Sunday, February 28, 2010

An Epic Act of Laziness

As Tad gathers in his arms the pile of Amanda's laundry that has been sitting in the living room chair for a week:

Amanda: Oh wait.
Tad: Wait what?
Amanda: That stuff is clean. Let me find a bin or something to put it in.
Tad: Ooookkkkk?
Amanda: So it doesn't get mixed with the . . . or . . . I suppose I could just fold it and put it away.

Tuesday, February 23, 2010

Gym Rat

The only thing worse than being surrounded by sweaty, farty guys is when the treadmill beside you is suddenly occupied by some chick who just spent the past five minutes outside with Mr. Marlboro.


It's rude to be judgemental at the gym. Everyone is there for the same reason, pretty much. But going five minutes super fast on the elliptical at a resistance level so low I can hear the wheel inside loosely clanking as it spins isn't going to get you ahead of the pack.


I may or may not have used a blow dryer in the locker room to rid myself of some of my head sweat before heading to IHOP for free pancake day.


I may or may not have accidentally been looking at some guy's butt sweat when he happened to catch me in the action thanks to the gym's bazillion mirrors. Oops. (This guy was also wearing a garbage bag shirt...why oh why wasn't I looking at THAT?)


I may or may not have a fear of butt sweat.


What would YOU say if you were sweating it out on the elliptical, while totally enamored by this History Channel special on Adolph Hitler's charisma (and how he may or may not have had magic devil powers of persuasion), and out of nowhere some guy comes bustling up, ready to change the channel, and says:

"Are you watching this?"

How do you answer that? Is there any acceptible way of owning up to actually ENJOYING a special on Hitler? Is that even allowed?

"Nein....Uh, I mean no. No. No, I'm not watching that at all. You may change the channel to whatever you like."

(He was unable to find a worker to help him change it, so I had to spend the rest of the workout sneaking glances at the subtitles...because I felt that guy's eyes on if he was saying "Yeah, I knew you were watching that. You horrible, horrible person. You should be ashamed.")

Friday, February 19, 2010

A Crusty Elf

I have a tendency to stare off into the distance. For long periods of time. With my mouth open. It's so extreme that a co-worker at Logan's Roadhouse called me Space Case on occasion. At which my manager pushed my mouth closed.

While this tendency is a point of humor for those who know me, it is nothing short of a point of confusion for those who do not know me.

Point and case . . . the mall food court.

I was seated at a table, waiting for Tad to join me. (He got held up at Burger King. I swear they never have more than two workers each shift). The table was pushed up to this elevated flower bed (though I think there were ferns in it), and on the other side was another table.

As I waited, I drifted off in to the imaginary world that so often claims my attention. But apparently I had drifted facing the wrong direction.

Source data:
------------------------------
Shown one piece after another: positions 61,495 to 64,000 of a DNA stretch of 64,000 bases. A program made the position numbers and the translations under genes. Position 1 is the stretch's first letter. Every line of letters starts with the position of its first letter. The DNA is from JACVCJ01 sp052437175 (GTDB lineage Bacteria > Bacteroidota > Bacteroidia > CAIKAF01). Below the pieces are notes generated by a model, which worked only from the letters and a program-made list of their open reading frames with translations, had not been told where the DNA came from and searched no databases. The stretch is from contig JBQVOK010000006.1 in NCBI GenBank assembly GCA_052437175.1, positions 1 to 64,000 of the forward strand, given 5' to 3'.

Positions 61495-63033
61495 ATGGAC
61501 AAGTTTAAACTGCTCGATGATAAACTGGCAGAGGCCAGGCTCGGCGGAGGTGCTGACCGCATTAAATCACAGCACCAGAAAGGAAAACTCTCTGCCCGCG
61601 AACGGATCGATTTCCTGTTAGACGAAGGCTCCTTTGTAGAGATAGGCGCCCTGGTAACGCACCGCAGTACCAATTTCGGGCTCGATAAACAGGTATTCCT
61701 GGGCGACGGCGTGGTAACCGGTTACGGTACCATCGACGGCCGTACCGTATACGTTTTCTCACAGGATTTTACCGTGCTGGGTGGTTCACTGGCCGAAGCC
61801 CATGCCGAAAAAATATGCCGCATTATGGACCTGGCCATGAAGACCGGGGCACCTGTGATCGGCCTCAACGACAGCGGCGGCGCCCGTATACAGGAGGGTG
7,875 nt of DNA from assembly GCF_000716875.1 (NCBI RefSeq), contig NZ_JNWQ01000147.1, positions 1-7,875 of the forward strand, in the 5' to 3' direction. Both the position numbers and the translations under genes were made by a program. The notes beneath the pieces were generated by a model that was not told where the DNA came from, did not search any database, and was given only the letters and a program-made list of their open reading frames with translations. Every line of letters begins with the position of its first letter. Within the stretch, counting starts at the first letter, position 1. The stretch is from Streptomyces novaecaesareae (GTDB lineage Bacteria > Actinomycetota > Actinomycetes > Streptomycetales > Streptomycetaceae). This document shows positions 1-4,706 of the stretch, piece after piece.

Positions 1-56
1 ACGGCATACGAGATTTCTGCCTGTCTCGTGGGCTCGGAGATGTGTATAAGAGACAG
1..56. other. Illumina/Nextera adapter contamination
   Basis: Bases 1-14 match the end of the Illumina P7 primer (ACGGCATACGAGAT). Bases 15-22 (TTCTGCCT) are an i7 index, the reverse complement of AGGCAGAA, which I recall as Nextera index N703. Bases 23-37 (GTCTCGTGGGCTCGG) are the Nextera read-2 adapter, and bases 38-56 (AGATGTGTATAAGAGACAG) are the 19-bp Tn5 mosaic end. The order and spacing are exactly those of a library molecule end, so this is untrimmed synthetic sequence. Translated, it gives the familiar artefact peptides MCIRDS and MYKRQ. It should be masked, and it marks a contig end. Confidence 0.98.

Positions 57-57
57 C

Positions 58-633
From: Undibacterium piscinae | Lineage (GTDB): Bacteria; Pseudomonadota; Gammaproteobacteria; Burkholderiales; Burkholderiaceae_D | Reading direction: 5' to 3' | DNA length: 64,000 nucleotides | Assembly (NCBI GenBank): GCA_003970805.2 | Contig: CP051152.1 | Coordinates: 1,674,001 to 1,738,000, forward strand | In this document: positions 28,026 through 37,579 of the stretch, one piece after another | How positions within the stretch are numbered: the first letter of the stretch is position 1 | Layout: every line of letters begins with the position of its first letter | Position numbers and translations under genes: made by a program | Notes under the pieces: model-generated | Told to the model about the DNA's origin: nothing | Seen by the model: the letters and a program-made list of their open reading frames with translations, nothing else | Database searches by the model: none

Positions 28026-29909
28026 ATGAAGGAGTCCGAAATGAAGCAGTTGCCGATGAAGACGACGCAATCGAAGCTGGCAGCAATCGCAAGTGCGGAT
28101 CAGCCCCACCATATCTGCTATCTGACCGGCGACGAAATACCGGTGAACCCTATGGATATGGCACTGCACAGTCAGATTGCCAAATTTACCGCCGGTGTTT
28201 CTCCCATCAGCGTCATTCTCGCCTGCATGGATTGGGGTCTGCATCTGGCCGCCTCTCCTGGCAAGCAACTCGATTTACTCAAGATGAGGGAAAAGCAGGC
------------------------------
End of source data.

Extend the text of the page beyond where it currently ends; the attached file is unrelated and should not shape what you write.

Seated at the table on the other side of the fern bed was a black girl, happily eating her dinner...and noticing my stare. The thing that broke me out of my stupor was when I heard her tell her friend,

"This girl keeps staring at me."

The friend mumbled a response (the ferns did a good job of breaking up vocal frequency).

I shifted a bit, suddenly realizing that while I HADN'T been staring AT her, I HAD been staring directly PAST her. FOR THE PAST MINUTE OR SO.

And then that's when I heard her say,

"She look at me like she a crusty elf."

A crusty elf.

I looked back at my food, embarrassed. And hurt. And I thought. And I thought. And I realized that her description was probably accurate.

After all, what do you expect a crusty elf to look like, except a befuddled, blank-faced, pale white girl with blond hair, and a mouth that's catching flies?

And just for kicks, "Crusty" is defined here in the Urban Dictionary.

Wednesday, February 17, 2010

Trying to Relate to Olympic Dissapointment

To the Korean speed skater who missed out on a silver medal because his teammate, Lee Ho-Suk, got greedy and tried to pass him and ended up making them both fall and lose,

Wow. That really sucks, man. I hate when stuff like that happens.

I mean one time when I was in college we had a huge all-campus event where we all went rollerskating and at one point in the evening the DJ declared there would be a race, so I was like "Ok. I'm pretty fast. I'll compete" and made my way out to the floor.

There were about five or seven or ten of us out there and when we took off I realized that I really was faster and more stable than most of my competitors and that I had a really good chance of winning. So I was about to make my move for the lead when out of nowhere this girl who obviously had no idea what she was doing came flailing from behind me and GRABBED ON TO ME SO SHE WOULDN'T FALL. It rattled me, threw me off balance and slowed me down while practically knocking me over.

And there went my dreams of winning the 200-meter skate at the South Side Roller Dome.

All I can say is hang in there and keep your head. There will be a next time.

All the best,

Tuesday, February 16, 2010

5 Reasons I'm Back to Wanting a Great Dane

1. This video

2. Last week's episode of The Office

3. Their longer expected life span